Agreed. Sounds like we're agreeing on a lot more than we're disagreeing on :).

I exchanged several emails with him a few years ago about inaccuracies and misconceptions in articles that he wrote about, as I recall, the Citabria or Decathlon, and another about tailwheel flying techniques. His response was along the lines of “Oh well, I was close enough, don’t both me with details.” Others have told me that they had similar exchanges with him.
Well, that's certainly not an acceptable response.

(Was there was room to land straight ahead rather than trying to make a 180?) Minimum radius turns are typically taught as constant altitude turns. I don’t know about the A5, but many airplanes can do a 180 in very little lateral space by performing a wingover type turn. It takes a willingness to fly at what many consider abnormal attitudes, uncoordinated flight, accelerating at less that 1g, and considerable practice starting at altitude and gradually working lower and lower.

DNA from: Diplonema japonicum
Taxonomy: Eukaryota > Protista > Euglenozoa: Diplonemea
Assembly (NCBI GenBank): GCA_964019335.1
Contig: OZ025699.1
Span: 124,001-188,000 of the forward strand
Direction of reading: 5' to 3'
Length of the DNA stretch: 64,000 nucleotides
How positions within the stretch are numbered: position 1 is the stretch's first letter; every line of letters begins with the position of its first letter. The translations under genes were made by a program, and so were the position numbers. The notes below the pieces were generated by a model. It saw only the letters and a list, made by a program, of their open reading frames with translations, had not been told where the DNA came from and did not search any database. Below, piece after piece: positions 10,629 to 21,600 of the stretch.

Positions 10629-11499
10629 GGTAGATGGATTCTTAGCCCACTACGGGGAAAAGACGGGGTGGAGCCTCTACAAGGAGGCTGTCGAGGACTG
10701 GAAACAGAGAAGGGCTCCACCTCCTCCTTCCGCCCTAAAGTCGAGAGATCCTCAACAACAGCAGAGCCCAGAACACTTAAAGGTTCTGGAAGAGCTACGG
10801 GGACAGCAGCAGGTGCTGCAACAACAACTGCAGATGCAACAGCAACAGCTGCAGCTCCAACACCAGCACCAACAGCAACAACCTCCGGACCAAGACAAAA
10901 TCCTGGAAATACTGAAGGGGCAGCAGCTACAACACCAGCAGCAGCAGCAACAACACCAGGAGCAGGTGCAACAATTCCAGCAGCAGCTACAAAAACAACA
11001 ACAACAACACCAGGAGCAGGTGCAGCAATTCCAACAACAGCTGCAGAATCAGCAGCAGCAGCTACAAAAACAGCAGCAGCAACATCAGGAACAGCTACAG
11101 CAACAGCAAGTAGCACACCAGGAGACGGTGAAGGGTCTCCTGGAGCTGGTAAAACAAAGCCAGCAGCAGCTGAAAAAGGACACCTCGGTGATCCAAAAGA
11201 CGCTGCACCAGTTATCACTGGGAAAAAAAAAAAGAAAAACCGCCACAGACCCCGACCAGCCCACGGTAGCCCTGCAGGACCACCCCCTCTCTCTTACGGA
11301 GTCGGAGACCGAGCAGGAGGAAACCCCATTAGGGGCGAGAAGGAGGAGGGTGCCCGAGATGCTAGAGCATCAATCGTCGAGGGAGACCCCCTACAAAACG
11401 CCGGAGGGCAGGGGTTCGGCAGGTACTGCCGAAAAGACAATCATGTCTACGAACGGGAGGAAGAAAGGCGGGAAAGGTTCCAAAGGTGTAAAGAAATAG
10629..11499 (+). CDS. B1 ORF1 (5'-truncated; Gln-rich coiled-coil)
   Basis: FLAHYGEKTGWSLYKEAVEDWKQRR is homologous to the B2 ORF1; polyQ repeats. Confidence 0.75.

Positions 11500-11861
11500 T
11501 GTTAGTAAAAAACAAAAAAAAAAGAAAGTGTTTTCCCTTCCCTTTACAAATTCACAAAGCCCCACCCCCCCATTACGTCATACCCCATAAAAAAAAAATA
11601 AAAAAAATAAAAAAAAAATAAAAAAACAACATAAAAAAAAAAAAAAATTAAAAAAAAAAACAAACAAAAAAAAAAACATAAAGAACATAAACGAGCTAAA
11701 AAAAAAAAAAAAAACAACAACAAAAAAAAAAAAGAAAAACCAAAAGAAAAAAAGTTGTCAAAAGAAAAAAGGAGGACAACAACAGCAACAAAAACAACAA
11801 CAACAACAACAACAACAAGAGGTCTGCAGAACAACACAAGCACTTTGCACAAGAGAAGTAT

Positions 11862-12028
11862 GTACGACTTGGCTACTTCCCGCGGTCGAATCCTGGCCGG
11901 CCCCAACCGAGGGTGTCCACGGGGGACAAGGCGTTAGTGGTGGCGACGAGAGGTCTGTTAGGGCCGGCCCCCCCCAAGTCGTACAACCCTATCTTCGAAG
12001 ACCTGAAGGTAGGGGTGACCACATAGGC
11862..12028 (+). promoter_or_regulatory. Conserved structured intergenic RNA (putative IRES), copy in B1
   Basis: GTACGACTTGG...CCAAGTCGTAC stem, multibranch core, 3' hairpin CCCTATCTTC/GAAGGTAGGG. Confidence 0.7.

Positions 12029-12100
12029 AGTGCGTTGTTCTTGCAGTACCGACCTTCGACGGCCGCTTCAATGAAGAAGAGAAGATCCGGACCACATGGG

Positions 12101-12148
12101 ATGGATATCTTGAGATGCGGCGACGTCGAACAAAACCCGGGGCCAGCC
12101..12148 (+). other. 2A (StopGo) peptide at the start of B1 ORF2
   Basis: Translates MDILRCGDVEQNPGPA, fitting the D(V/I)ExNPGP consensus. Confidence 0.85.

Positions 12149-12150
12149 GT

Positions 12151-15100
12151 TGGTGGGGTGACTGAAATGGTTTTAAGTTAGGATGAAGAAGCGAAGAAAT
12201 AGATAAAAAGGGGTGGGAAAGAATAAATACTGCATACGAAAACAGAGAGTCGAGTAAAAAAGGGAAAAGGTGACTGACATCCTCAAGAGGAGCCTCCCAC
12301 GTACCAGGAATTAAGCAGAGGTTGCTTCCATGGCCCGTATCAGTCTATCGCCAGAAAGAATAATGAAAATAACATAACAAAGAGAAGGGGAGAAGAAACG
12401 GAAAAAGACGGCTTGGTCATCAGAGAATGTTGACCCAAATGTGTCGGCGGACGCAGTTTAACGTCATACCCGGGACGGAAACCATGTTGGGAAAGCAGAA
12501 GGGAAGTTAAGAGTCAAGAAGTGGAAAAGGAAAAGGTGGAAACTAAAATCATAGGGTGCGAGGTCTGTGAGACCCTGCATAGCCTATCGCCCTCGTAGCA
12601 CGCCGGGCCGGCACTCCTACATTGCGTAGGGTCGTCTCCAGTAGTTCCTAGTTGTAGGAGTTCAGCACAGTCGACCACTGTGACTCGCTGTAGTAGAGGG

I think we've discussed the Karkow accident before (not long after it occurred, IIRC), but apparently that canyon was one that Jon regularly did his demo flights into. Usually, he flew up the canyon at 65 KIAS and was easily able to complete the 180 at the spot where the crash occurred. However, on this flight, for unknown reasons, he started the turn at 55 KIAS and did NOT have enough energy (only 71% of the usual amount) to complete the turn without an altitude loss. I don't remember if Jon's normal procedure was to do a climbing wingover type turn, but in any case, without enough energy, he ended up lower than usual and obviously closer to the ground where it was narrower.

With respect to landing straight ahead, my analysis indicated that had he KNOWN that he couldn't make the turn, he could have either landed straight ahead and possibly just run up onto the shore at the end of the canyon, or added power and climbed over the ridge straight ahead - the climb gradient should have been doable. But obviously he started the turn because he thought he could do it, like he had done many times previously...

I admit that I have had concerns about their marketing, and I agree that there is no data to date to substantiate those concerns. Thanks for posting the article.